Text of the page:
General Information. Area: 255,804 square kilometers (98,766 square miles). Population: 20,000,000 (in 1976). Major cities: Belgrade ( Beograde), the capital; Zagreb, capital of the Croatian Republic; Skopje; Sarajevo, capital of Bosnia- Herzegovina; Ljubljana, capital of Slovenia; Novi Sad, Rijeka, Subotica. Literacy: 80.3 percent (10 years or older) (in 1976). Borders; Austria and Hungary on the north and northwest, Romania and Bulgaria in the east, Greece in the south and Albania in the southwest; the Adriatic sea on the west was Yugoslavia's border. Distribution of work force: 22.4 percent in industry, 7.1 percent in trade and handicrafts, 50.6 percent in agriculture and forestry, 5.9 percent in education and cultural activities, 6.2 percent with private incomes, and 7.8 percent other. Religious denominations: Orthodox Christians, 41.2 percent; Roman Catholics, 31.3 percent; Protestants 0.93 percent; Moslems, 12.31 percent; other Christians 0.4 percent; Jews, 0.01 percent; Nonbelievers, 12.45 percent; unknown, 1.4 percent. Ethnicity: Serbs, 41.7 percent; Croats, 23.5 percent; Slovenes, 8.8 percent; Macedonians, 5.3 percent; Montenegrines, 2.7 percent; Moslem Slavs, 5.9 percent; Albanians, 4.5 percent; Hungarians, 3 percent; Turks, 1.5 percent; others, 3.1 percent.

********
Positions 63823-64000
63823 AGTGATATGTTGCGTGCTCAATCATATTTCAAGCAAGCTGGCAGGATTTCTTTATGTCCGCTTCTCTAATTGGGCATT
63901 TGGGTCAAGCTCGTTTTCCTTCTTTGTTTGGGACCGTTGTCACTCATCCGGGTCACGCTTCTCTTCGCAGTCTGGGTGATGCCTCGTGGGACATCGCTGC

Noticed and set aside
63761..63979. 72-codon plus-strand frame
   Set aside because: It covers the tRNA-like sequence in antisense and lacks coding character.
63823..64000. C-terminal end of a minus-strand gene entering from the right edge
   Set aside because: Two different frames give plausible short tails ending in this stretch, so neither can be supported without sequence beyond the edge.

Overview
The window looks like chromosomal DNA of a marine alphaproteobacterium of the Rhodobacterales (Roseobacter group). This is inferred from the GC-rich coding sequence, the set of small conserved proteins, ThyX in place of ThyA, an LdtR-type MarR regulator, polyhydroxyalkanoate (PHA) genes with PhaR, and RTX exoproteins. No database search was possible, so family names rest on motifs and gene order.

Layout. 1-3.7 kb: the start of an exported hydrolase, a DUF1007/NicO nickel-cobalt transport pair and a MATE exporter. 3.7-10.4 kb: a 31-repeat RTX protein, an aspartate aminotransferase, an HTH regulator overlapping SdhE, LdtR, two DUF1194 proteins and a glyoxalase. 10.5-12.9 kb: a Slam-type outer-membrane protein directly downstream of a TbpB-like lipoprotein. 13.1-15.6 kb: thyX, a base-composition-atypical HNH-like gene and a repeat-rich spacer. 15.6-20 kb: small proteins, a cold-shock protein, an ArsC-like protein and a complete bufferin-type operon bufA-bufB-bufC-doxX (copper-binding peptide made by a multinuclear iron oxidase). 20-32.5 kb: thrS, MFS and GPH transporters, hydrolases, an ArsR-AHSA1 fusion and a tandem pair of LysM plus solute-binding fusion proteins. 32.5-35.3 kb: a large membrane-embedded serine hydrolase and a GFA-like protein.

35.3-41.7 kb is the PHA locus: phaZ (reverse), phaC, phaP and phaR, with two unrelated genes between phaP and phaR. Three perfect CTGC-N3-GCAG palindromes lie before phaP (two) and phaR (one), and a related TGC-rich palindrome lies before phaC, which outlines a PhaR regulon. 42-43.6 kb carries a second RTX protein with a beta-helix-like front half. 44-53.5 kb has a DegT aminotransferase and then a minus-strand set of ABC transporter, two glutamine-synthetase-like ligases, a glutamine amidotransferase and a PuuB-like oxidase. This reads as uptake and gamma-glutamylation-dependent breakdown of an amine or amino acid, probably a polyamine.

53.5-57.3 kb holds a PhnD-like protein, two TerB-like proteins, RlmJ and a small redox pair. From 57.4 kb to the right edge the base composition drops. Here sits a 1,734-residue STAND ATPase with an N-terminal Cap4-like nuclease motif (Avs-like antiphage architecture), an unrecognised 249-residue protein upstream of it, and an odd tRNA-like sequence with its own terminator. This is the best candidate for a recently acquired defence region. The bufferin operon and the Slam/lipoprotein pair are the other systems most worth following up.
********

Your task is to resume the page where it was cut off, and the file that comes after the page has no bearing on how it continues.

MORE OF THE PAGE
Byrnes Robert F., Yugoslavia ( New York, 1957); Djordjevic Dimitrije, "The Yugoslav Experiment," in Joseph Held, ed. The Columbia History of Eastern Europe in the Twentieth Century ( New York, 1992), pp. 305-344; Radulovic Milan, Tito's Republic (Wrotham, England, 1951); Vucinich Wayne, ed. Contemporary Yugoslavia ( Berkeley, CA, 1969).
|1944||September. Josip Broz Tito's partisan army, in cooperation with contingents|
of the Soviet armed forces, liberated Belgrade. Tito became the undisputed
ruler of Yugoslavia.
December. The Yugoslav army entered Trieste and immediately ran into a
conflict with the Western occupying forces. Joseph Stalin refused to support
Tito's claim to Trieste and he was forced to retreat.
|1945||February. Yugoslav gunners shot down three American airplanes, followed|
by protests by the U.S. government.